Britain's spy agency GCHQ intercepted millions of people's
webcam chats and stored still images of them, including
sexually explicit ones. REUTERS/Robert Galbraith
Britain's spy agency GCHQ intercepted millions of
people's webcam chats and stored still images of them,
including sexually explicit ones, the Guardian newspaper
GCHQ files dating between 2008 and 2010 provided to the
newspaper by the former U.S. National Security Agency (NSA)
contractor Edward Snowden, revealed that the surveillance
programme, codenamed Optic Nerve, saved one image every five
minutes from randomly selected Yahoo Inc webcam chats and
stored them on agency databases.
Optic Nerve, which began as a prototype in 2008 and was still
active in 2012, was intended to test automated facial
recognition, monitor GCHQ's targets and uncover new ones, the
Guardian said. It said that under British law, there are no
restrictions preventing images of US citizens being accessed
by British intelligence.
GCHQ collected images from the webcam chats of more than 1.8
million users globally in a six-month period in 2008 alone,
the newspaper reported.
"It is a long-standing policy that we do not comment on
intelligence matters," a GCHQ representative said on
In another sign of the widespread information-sharing between
US and British spy agencies which has riled public and
politicians on both sides of the Atlantic, the webcam
information was fed into the NSA's search tool and all of the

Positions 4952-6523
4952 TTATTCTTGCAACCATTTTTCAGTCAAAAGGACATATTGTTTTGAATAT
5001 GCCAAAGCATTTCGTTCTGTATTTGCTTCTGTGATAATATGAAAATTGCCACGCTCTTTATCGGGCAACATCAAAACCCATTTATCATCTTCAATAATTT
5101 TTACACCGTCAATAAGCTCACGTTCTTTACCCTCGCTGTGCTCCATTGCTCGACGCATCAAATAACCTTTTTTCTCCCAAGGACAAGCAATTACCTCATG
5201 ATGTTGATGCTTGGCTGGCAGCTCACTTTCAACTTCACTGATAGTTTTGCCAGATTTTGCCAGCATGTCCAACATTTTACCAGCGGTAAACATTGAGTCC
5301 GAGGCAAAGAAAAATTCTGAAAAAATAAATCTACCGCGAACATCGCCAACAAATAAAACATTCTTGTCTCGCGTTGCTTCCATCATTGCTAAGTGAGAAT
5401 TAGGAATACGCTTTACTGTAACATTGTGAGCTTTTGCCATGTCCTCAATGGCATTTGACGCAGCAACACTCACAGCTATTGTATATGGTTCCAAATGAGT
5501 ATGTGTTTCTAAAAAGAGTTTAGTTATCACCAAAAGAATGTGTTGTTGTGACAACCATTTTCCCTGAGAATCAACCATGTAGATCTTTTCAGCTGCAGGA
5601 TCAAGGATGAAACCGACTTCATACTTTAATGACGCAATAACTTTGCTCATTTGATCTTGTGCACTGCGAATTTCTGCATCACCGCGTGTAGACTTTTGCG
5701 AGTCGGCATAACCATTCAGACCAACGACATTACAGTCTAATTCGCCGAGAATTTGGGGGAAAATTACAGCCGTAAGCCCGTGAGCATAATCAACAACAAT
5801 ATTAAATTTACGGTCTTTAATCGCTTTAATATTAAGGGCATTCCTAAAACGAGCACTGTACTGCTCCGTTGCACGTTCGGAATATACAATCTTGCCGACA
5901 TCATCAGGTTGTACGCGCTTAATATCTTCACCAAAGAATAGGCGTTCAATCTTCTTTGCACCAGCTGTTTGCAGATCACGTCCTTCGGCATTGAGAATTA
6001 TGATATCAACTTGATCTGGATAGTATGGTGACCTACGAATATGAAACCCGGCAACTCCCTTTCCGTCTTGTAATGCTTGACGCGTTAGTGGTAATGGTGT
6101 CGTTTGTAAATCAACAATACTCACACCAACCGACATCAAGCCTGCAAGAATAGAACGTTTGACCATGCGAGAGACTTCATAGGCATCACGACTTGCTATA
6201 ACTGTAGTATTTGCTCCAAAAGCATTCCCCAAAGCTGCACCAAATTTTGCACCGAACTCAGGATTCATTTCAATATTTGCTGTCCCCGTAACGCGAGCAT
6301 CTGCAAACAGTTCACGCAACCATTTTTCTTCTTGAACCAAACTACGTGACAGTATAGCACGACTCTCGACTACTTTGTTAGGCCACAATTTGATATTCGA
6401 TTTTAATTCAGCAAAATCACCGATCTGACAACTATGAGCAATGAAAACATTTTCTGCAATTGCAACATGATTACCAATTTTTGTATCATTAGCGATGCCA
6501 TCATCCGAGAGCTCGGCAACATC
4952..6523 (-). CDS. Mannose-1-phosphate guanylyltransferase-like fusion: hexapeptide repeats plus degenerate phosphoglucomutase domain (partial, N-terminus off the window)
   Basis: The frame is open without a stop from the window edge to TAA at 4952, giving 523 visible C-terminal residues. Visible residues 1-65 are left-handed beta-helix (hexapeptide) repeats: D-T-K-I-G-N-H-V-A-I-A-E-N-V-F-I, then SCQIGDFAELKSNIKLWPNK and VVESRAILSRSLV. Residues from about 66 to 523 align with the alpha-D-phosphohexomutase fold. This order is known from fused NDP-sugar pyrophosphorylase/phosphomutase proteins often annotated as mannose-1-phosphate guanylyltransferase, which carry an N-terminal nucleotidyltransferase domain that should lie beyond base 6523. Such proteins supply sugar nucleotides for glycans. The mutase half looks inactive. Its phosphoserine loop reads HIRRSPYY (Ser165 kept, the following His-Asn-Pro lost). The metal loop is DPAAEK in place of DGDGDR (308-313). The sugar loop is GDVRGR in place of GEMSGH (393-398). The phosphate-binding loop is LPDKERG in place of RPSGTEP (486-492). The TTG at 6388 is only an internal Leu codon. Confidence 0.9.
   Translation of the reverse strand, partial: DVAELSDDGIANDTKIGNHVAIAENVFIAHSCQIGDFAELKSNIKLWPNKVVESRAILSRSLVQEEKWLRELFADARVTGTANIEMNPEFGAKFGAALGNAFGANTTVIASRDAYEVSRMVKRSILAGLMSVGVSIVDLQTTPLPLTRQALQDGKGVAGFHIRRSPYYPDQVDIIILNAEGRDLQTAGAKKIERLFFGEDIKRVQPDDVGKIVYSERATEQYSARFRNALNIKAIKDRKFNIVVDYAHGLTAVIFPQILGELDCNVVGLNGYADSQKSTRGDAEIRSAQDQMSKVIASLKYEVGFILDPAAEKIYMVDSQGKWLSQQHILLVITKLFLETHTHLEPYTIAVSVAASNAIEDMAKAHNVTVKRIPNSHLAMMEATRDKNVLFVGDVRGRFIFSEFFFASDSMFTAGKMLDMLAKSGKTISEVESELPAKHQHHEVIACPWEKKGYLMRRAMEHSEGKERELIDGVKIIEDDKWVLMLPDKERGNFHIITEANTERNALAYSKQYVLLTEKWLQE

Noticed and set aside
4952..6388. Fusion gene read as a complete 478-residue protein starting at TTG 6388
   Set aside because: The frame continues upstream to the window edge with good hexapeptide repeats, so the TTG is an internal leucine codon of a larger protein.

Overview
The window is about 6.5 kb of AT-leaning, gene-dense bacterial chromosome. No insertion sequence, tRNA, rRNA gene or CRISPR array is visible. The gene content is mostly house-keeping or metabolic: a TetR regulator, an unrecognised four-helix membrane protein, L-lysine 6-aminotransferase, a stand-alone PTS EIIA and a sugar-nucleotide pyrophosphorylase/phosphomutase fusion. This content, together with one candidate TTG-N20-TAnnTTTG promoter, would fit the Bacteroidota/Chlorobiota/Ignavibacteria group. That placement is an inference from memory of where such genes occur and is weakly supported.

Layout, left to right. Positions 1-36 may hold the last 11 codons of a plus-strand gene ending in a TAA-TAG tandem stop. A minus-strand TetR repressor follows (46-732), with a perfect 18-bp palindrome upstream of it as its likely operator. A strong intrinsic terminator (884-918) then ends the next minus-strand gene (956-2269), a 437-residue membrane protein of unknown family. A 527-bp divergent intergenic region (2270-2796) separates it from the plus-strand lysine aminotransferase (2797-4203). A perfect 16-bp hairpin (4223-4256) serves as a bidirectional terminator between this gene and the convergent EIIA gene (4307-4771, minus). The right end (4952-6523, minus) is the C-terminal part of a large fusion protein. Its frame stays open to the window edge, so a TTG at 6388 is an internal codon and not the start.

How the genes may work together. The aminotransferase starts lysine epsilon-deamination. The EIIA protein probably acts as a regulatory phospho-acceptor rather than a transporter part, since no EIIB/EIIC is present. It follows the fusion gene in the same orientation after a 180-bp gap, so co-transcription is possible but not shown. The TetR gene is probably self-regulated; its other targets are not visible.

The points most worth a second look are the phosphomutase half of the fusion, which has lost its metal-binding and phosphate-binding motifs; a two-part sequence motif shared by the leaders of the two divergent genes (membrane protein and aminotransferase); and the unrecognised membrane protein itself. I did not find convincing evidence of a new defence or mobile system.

policy documents were available to NSA analysts, the paper
It was not clear, however, whether the NSA had access to the
actual database of Yahoo webcam images, the Guardian
Yahoo said it had no knowledge the interceptions.
"We were not aware of nor would we condone this reported
activity. This (Guardian) report, if true, represents a whole
new level of violation of our users' privacy that is
completely unacceptable," company spokeswoman Suzanne Philion
said in an emailed statement.
Snowden, now in Russia after fleeing the United States, made
world headlines last summer when he provided details of NSA
surveillance programs to the Guardian and the Washington
For decades, the NSA and GCHQ have shared intelligence under
an arrangement known as the UKUSA agreement. They also
collaborate with eavesdropping agencies in Canada, Australia
and New Zealand in what is known as the "Five Eyes" alliance.
Under Optic Nerve, GCHQ tried to limit its staff's ability to
see the webcam images, but they could still see the images of
people with similar usernames to intelligence targets, the
GCHQ also implemented restrictions on the collection of
sexually explicit images, but its software was not always
able to distinguish between these and other images.
"Discussing efforts to make the interface "safer to use", it
(GCHQ) noted that current "naïve" pornography detectors
assessed the amount of flesh in any given shot, and so
attracted lots of false positives by incorrectly tagging
shots of people's faces as pornography," the newspaper said.
The spy agency eventually excluded images in which the
software had not detected any faces from search results to
prevent staff from accessing explicit images, it added.